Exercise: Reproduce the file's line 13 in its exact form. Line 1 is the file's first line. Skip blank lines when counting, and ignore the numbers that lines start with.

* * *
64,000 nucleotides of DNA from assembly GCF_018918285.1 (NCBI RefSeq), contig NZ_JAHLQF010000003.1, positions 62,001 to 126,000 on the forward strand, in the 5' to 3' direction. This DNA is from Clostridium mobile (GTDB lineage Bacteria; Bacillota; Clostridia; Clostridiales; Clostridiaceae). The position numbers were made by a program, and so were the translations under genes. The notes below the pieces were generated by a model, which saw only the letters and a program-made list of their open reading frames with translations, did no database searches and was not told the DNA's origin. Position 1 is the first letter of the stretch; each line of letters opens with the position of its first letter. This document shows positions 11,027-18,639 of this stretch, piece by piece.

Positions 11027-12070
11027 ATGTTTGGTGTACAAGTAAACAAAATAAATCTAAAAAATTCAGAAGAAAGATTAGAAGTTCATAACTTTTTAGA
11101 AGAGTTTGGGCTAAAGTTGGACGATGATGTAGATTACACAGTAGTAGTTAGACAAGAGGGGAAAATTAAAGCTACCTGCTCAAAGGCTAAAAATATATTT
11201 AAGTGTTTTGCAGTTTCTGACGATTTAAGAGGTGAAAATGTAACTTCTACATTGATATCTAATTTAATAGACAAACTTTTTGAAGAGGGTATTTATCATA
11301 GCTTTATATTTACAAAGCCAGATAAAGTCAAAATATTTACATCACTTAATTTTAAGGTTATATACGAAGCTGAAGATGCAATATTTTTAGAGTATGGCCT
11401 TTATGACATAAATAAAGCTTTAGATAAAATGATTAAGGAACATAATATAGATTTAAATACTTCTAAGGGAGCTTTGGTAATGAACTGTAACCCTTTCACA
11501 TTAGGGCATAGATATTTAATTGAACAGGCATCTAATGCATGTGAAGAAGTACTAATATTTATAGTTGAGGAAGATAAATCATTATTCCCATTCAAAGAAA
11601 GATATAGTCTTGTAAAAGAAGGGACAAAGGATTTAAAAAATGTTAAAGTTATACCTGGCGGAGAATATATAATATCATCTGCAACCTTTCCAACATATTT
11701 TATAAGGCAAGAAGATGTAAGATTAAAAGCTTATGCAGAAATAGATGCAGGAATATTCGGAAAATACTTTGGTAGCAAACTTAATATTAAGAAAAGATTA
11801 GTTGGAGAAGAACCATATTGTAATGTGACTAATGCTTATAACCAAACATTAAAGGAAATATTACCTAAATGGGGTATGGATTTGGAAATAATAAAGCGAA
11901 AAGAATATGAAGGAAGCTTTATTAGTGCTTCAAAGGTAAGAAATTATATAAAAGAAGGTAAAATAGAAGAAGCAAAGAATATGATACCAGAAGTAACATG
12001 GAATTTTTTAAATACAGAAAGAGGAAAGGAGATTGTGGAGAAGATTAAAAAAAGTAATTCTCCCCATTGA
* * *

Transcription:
12001 GAATTTTTTAAATACAGAAAGAGGAAAGGAGATTGTGGAGAAGATTAAAAAAAGTAATTCTCCCCATTGA